I've noticed when looking at others' blogs that, much like me, those who attended Spoonfest were particularly taken by Jarrod Stonedhal - both the man himself who, to put it simply, anyone would be thrilled to have as a neighbour, and his beautifully delicate and carefully rustic spoons. It's no coincidence that since Jarrods's spoons became more public, there's been a proliforation of painted spoons and tableware, not that he has a monopoly on paint, but he does it very well - I've yet to see any that hold a light to his.

The truth is, his were the only spoons I really wanted to buy a sample of from Spoonfest and, ironically, the first to sell out, hence I didn't get one and I mourned the fact for a couple of weeks after. Julian did get one, however, which I was very glad to have a go at copying.
Julian's Jarrod spoon - just perfect
As pointed out by Sean Hellman - cranked profile

My first attempts were in ash, and I was fairly pleased with the results.

Then I did one out of some very green rhododendron. I'd not used this wood before and it was a pleasure to carve - not unlike peeling potatoes, though because of the wood's softness, it didn't chip carve cleanly - probably should have let it dry out first.

Liking the design, yesterday I had a go with some curly grained ash, but this time a larger serving spoon.


I must apologise for the poor quality of the photos - it's just ipad quality as the lense on my Olympus PEN is broken and I can't bring myself to spend the money it will cost to repair or replace it.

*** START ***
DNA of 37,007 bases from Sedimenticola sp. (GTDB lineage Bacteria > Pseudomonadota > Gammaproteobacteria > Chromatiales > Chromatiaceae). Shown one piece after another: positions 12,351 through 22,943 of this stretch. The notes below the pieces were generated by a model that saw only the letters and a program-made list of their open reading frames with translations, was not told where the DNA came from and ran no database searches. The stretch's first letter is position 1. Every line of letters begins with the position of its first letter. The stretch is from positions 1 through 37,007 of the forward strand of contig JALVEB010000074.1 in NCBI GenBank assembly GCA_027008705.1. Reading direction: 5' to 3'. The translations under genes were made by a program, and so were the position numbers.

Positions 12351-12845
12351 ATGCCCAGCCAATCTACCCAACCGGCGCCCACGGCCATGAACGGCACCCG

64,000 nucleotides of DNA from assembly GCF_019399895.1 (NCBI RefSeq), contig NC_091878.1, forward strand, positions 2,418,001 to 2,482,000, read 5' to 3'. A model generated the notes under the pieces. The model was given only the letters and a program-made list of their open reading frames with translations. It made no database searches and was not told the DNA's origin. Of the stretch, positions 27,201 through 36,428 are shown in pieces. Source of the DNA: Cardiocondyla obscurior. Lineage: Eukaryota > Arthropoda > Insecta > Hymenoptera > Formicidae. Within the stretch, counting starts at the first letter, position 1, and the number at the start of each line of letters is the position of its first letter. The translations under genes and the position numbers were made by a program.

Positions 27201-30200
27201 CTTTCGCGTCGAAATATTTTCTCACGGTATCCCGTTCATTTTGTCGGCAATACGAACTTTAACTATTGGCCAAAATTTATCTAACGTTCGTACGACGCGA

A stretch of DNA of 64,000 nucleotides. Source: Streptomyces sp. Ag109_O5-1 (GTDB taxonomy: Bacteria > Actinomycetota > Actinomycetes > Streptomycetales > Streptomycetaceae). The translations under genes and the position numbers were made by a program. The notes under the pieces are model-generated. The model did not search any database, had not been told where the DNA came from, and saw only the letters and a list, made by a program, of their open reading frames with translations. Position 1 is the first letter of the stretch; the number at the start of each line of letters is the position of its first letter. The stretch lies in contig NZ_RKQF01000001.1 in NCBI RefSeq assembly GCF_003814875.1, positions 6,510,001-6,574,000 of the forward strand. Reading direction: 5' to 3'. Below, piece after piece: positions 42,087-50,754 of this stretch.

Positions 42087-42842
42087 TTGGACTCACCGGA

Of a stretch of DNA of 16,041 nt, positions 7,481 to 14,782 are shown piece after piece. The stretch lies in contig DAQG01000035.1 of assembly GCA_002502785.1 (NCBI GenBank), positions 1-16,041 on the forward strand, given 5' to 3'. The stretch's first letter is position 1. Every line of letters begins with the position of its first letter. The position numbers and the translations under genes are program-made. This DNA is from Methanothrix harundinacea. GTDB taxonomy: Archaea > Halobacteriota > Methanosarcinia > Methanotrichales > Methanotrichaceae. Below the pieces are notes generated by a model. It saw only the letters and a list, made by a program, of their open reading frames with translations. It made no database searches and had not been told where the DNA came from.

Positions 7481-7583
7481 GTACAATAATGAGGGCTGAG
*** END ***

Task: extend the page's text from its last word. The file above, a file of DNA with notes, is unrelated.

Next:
Whilst I'm apologising, I should say something about the odd and fairly random layout of my posts - I HATE BLOGGER! It is the most unpredicatable software I think I have ever used. It is often impossible to do the simplest things. Come on Blogger developers, do something about it!

Tuesday, 2 October 2012

Axe File No:2 Cegga Axe

Quite a few years ago this axe came up as a group buy on the Bushcraft UK forum. It was made by Cegga, a Swedish blacksmith who works for Hultafors, but also does his own Cegga brand axes. It was co-designed by a fine Gentleman over on the Bushcraft UK known as British Red and I think the axe is called the Red Hunter's axe. It is 15" in length and the edge is just under 3" (sorry I can't do accurate fractions as I can only find my son's Early Learning Centre tape measure). It weighs less than 600g and for this reason is my first choice when travelling light. It was also an amazing bargain (£45 if I recall correctly).

The workmanship on this axe is amazing. It came razor sharp and really sings in use. I have used it for firewood preparation and carving, but I've no doubt you could fell and limb a tree with it if you had to. The polished head is supposed to make it more efficient, reducing friction as it passes through the wood. Having said that, It's very hard to tell how much difference it makes as I guess you would have to have an unpolished version to compare it to. My personal preference is for an unpolished axe, as I find that a forge finish resists rust better and if I'm honest i prefer the look.

I would definitely recommend a Cegga axe, if you can get hold of one. I would love to try one of his Viking style axes or even better, get him to make a custom carving axe, but he is not the easiest person to get in touch with. He doesn't have a website that I'm aware of and i sent him a message on Bushcraft UK several months ago, but never heard back from him. However I did see him post on Bushcraft UK recently and he even mentioned the possibility of a trip to the UK with some axes for sale. This is the kind of thing I would like to try.

 He also works in Damascus steel. Not my cup of tea, but i appreciate the workmanship.